In nature, Dahl theorizes, “Because you’re doing something physical and you need to navigate your terrain, you need to be more attuned to the world of the senses,” while at the same time “letting go of any demanding cognitive tasks.” He continues, “There are forms of meditation where you’re also doing that. You’re not trying to concentrate, you’re not trying to contemplate something, but you’re releasing attentional focus and resting in an open receptive state.”
The prefrontal cortex, which has been called the command center of the brain, seems to be integral to this open state. University of Utah researcher David Strayer has studied the “three-day effect,” in which participants who spend three days in the wilderness return with much improved scores on tests of cognitive function and creativity. He hypothesizes that time in nature gives our prefrontal cortex time to recover, and EEG readings of people walking through green spaces support this theory. Harvard neuroscientist Sara Lazar has conducted studies that suggest that long-term meditators have increased gray matter in the prefrontal cortex. In one of her studies, changes in brain volume were seen in just eight weeks of meditation compared with a control group.
Does this mean nature and mindfulness experiences are interchangeable? Not necessarily. ”It may not be that they’re substitutable in the way that economists talk about substitutability, in terms of trade-offs,” says Kathleen Wolf, a researcher at the University of Washington College of the Environment. “It may be that different people, different personalities, different bodies, metabolic or physiological makeups, resonate to different strategies.” From this perspective, one might think of both wilderness and mindfulness as part of a well-balanced spiritual diet. In any case, the evidence is hard to refute: if one’s goal is to enter into a receptive state in which awareness is heightened, brooding is interrupted, and the command center of the brain is restored, it seems either a walk in the woods or meditation will do.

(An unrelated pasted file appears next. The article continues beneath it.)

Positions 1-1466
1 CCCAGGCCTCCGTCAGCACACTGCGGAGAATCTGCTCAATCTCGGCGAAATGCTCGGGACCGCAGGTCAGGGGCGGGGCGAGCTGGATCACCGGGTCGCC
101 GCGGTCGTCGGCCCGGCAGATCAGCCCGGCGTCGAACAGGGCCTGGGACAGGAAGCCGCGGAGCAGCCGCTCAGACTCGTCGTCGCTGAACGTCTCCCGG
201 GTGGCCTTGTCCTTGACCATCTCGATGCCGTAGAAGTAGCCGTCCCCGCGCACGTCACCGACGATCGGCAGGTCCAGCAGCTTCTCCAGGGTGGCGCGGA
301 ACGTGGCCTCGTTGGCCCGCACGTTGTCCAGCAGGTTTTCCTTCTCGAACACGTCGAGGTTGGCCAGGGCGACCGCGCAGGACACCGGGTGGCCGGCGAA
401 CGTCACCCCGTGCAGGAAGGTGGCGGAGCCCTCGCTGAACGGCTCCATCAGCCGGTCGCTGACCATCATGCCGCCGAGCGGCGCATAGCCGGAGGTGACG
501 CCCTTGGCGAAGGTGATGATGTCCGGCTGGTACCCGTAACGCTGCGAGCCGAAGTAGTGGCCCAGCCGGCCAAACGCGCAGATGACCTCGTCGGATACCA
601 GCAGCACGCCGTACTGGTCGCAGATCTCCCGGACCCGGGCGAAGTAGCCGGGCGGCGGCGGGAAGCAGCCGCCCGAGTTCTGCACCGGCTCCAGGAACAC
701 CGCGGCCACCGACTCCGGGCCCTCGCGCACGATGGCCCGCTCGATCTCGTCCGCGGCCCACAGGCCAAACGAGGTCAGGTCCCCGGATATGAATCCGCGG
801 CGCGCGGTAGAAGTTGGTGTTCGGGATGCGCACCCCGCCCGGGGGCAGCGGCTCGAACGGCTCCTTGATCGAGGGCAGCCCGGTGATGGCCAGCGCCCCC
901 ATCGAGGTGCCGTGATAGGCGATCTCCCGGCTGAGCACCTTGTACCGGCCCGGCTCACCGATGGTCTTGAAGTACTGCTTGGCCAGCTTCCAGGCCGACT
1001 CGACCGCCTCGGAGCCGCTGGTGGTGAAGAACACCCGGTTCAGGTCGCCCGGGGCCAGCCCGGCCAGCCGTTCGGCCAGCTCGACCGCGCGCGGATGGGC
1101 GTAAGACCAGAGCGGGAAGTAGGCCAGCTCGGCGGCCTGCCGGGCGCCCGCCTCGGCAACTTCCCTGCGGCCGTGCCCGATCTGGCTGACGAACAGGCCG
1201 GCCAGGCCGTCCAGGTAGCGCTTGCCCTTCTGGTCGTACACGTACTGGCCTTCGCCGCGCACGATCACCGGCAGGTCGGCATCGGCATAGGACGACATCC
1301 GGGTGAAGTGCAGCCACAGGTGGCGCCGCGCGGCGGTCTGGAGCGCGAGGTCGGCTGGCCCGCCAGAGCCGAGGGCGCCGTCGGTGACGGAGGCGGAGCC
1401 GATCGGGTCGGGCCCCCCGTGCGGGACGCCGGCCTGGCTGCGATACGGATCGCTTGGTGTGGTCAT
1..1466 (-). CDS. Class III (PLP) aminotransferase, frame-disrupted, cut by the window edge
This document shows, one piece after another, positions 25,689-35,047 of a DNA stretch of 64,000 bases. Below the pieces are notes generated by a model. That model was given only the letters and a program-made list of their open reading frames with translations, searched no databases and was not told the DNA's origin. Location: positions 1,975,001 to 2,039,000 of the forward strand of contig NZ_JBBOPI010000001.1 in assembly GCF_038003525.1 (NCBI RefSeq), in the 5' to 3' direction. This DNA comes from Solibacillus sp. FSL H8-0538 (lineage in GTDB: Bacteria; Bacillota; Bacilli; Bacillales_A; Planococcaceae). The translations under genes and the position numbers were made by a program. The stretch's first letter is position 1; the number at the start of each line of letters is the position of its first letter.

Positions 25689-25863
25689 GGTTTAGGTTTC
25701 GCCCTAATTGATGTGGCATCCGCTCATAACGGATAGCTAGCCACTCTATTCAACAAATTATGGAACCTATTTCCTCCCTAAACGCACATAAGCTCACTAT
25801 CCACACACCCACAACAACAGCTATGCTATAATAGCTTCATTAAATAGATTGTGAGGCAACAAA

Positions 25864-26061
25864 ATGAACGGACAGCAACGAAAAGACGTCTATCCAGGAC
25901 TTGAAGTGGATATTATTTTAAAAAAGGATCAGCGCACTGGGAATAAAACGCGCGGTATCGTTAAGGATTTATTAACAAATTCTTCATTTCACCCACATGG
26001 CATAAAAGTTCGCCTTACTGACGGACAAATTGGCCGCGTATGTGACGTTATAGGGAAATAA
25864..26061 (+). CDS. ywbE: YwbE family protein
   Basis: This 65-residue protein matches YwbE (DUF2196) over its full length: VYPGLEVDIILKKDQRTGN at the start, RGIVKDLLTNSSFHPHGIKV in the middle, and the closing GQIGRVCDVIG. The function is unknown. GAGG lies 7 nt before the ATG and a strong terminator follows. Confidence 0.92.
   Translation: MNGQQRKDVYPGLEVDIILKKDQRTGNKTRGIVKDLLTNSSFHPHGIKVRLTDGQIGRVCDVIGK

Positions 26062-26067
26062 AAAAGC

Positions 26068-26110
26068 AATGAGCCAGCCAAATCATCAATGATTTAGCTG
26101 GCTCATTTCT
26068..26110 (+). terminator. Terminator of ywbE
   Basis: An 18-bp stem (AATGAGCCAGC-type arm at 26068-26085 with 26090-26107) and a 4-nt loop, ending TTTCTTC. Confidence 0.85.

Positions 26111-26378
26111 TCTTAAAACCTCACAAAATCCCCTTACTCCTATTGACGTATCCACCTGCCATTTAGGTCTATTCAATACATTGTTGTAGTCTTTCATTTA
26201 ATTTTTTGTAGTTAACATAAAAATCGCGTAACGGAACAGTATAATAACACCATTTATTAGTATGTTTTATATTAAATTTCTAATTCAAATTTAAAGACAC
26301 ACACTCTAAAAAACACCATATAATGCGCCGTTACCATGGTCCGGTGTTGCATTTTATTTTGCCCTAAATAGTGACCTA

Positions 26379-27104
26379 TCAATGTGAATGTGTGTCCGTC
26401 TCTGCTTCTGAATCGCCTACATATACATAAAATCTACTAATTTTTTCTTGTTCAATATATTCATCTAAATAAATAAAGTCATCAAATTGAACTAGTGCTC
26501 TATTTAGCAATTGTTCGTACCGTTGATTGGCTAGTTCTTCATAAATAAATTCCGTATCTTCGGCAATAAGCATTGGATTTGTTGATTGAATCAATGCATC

Thus far we’ve been focusing on outcomes. Focusing on the ends can be a productive; it can provide a method for comparison, and it can help publicize a beneficial lifestyle choice. “We are a culture that is seeking modalities for living healthy, happy lives,” says Miller. “The intention of the Buddha’s teaching was to alleviate suffering, and if the practices of being in the natural world or mindfulness help alleviate suffering for some people, and if the only way they will accept those practices is if they are presented secularly, I don’t see the problem with that.” Perhaps nature and mindfulness, or simply mindfulness practices grounded in nature, can even be a gateway towards a deeper spiritual practice.
But focusing on the ends can also be reductive, for meditation is a practice that places a remarkable emphasis on the means. “Zen is the ‘spirit of the valley,’ not the mountaintop,” wrote Pirsig. It is not necessarily about where we end up but how we get there.